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Divide and rule (Latin: divide et impera), or divide and conquer, in politics and sociology is gaining and maintaining power by breaking up larger concentrations of power into pieces that individually have less power than the one implementing the strategy.
The use of this technique is meant to empower the sovereign to control subjects, populations, or factions of different interests, who collectively might be able to oppose his rule. Niccolò Machiavelli identifies a similar application to military strategy, advising in Book VI of The Art of War (1521) (L'arte della guerra): a Captain should endeavor with every art to divide the forces of the enemy. Machiavelli advises that this act should be achieved either by making him suspicious of his men in whom he trusted, or by giving him cause that he has to separate his forces, and, because of this, become weaker.
The strategy, but not the phrase, applies in many ancient cases: the example of Aulus Gabinius exists, parting the Jewish nation into five conventions, reported by Flavius Josephus in Book I, 169-170 of The Jewish War (De bello Judaico).Strabo also reports in Geographica, 8.7.3 that the Achaean League was gradually dissolved under the Roman possession of the whole of Macedonia, owing to their not dealing with the several states in the same way, but wishing to preserve some and to destroy others.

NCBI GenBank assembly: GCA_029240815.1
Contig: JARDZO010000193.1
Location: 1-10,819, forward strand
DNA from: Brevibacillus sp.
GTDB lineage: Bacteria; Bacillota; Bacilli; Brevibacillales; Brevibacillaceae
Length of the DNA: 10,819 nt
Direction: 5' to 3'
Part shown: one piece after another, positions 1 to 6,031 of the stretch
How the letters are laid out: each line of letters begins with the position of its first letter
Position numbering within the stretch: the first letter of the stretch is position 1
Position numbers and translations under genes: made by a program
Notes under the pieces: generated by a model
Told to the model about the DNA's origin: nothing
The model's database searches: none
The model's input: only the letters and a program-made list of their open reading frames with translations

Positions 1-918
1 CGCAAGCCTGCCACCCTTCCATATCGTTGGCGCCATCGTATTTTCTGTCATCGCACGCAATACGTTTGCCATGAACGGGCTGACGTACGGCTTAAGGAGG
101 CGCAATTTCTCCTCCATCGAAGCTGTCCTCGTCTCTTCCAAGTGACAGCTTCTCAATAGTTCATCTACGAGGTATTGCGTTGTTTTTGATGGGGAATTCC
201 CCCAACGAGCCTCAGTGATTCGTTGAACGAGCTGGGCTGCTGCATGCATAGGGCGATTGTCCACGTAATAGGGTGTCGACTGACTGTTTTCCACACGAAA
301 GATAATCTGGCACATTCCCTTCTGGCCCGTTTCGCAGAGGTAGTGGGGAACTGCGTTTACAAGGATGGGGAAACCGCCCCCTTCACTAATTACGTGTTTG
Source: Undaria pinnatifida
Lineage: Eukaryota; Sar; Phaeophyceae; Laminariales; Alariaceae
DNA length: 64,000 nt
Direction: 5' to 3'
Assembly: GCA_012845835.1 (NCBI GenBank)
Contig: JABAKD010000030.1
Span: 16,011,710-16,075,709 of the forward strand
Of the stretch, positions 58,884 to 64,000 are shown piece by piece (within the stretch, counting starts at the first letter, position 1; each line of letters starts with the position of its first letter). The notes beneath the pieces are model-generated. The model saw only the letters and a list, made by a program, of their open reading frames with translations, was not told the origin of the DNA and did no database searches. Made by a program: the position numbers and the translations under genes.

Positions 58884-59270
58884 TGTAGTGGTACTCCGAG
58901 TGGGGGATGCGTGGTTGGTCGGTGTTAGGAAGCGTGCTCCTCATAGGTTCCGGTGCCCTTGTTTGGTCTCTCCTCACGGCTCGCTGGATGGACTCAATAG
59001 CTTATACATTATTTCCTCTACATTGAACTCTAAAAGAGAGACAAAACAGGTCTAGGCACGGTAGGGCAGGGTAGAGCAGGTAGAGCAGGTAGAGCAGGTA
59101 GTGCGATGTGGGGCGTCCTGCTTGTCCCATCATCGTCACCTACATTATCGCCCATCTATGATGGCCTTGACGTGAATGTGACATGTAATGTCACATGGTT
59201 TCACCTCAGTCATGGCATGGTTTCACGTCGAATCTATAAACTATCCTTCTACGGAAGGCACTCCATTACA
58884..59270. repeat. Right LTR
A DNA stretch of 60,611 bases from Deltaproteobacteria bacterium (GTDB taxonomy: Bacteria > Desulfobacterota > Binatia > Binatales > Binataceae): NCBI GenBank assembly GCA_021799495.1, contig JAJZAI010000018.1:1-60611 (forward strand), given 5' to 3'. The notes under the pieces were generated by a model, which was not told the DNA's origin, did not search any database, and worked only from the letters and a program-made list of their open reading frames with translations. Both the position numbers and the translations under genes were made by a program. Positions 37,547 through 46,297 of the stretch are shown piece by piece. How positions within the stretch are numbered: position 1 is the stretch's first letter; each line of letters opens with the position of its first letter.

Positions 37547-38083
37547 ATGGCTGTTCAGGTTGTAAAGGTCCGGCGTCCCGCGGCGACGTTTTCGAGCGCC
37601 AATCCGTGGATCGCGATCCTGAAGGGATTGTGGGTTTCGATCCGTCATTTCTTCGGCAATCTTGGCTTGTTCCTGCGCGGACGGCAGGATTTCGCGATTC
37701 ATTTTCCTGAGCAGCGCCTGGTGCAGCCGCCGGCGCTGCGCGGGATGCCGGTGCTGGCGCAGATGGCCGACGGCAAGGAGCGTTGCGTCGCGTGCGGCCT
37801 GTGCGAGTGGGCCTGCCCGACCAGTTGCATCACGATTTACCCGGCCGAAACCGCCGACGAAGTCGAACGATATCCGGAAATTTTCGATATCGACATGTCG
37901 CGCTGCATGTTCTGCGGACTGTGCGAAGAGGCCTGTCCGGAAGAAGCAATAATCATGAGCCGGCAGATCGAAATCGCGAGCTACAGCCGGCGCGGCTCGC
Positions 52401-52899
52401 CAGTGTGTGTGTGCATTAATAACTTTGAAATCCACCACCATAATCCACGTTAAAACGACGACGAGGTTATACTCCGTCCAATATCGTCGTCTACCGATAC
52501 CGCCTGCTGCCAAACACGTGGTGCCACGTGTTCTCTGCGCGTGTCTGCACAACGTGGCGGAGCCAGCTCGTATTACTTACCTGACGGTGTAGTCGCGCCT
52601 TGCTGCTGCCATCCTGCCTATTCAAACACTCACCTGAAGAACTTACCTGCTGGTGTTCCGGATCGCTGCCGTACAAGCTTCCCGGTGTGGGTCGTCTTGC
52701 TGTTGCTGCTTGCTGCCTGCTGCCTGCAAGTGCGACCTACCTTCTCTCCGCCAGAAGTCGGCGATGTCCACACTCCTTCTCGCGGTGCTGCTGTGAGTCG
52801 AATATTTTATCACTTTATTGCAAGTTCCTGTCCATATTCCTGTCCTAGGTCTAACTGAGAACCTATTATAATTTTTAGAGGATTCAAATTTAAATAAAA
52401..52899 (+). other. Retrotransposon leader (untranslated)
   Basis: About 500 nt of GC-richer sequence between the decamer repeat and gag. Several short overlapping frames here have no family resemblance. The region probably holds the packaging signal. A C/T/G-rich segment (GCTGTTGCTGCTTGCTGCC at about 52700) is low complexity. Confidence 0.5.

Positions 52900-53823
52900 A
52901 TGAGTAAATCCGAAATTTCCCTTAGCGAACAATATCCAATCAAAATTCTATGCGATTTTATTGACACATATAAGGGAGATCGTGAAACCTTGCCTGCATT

The strategy of division and rule has been attributed to sovereigns, ranging from Louis XI of France to the House of Habsburg. Edward Coke denounces it in Chapter I of the Fourth Part of the Institutes of the Lawes of England, reporting that when it was demanded by the Lords and Commons what might be a principal motive for them to have good success in Parliament, it was answered: "Eritis insuperabiles, si fueritis inseparabiles. Explosum est illud diverbium: Divide, & impera, cum radix & vertex imperii in obedientium consensu rata sunt." [You would be invincible if you were inseparable. This proverb, Divide and rule, has been rejected, since the root and the summit of authority are confirmed by the consent of the subjects.] In a minor variation, Sir Francis Bacon wrote the phrase "separa et impera" in a letter to James I of 15 February 1615. James Madison made this recommendation in a letter to Thomas Jefferson of 24 October 1787, which summarized the thesis of The Federalist#10: "Divide et impera, the reprobated axiom of tyranny, is under certain (some) qualifications, the only policy, by which a republic can be administered on just principles." In Perpetual Peace: A Philosophical Sketch by Immanuel Kant (1795), Appendix one, Divide et impera is the third of three political maxims, the others being Fac et excusa (Act now, and make excuses later) and Si fecisti, nega (If you commit a crime, deny it).